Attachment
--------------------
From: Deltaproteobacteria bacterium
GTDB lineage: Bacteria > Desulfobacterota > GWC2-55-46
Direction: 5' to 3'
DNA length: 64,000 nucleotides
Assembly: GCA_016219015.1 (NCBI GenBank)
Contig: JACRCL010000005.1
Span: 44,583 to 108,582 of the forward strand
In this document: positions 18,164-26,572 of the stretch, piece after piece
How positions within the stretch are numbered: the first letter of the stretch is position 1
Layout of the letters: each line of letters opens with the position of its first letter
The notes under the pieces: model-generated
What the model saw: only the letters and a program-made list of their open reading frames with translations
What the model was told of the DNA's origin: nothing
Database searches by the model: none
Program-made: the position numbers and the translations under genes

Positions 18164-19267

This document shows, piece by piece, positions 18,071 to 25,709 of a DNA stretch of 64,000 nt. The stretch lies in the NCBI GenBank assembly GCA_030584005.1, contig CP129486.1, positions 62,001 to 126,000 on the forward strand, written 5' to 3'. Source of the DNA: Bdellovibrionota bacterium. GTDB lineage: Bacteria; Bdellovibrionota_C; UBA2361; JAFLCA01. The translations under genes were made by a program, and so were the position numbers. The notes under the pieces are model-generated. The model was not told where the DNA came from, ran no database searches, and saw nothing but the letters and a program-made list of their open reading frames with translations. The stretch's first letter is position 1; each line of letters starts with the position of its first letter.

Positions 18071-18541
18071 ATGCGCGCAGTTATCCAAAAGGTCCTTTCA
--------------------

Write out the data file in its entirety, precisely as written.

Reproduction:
From: Deltaproteobacteria bacterium
GTDB lineage: Bacteria > Desulfobacterota > GWC2-55-46
Direction: 5' to 3'
DNA length: 64,000 nucleotides
Assembly: GCA_016219015.1 (NCBI GenBank)
Contig: JACRCL010000005.1
Span: 44,583 to 108,582 of the forward strand
In this document: positions 18,164-26,572 of the stretch, piece after piece
How positions within the stretch are numbered: the first letter of the stretch is position 1
Layout of the letters: each line of letters opens with the position of its first letter
The notes under the pieces: model-generated
What the model saw: only the letters and a program-made list of their open reading frames with translations
What the model was told of the DNA's origin: nothing
Database searches by the model: none
Program-made: the position numbers and the translations under genes

Positions 18164-19267

This document shows, piece by piece, positions 18,071 to 25,709 of a DNA stretch of 64,000 nt. The stretch lies in the NCBI GenBank assembly GCA_030584005.1, contig CP129486.1, positions 62,001 to 126,000 on the forward strand, written 5' to 3'. Source of the DNA: Bdellovibrionota bacterium. GTDB lineage: Bacteria; Bdellovibrionota_C; UBA2361; JAFLCA01. The translations under genes were made by a program, and so were the position numbers. The notes under the pieces are model-generated. The model was not told where the DNA came from, ran no database searches, and saw nothing but the letters and a program-made list of their open reading frames with translations. The stretch's first letter is position 1; each line of letters starts with the position of its first letter.

Positions 18071-18541
18071 ATGCGCGCAGTTATCCAAAAGGTCCTTTCA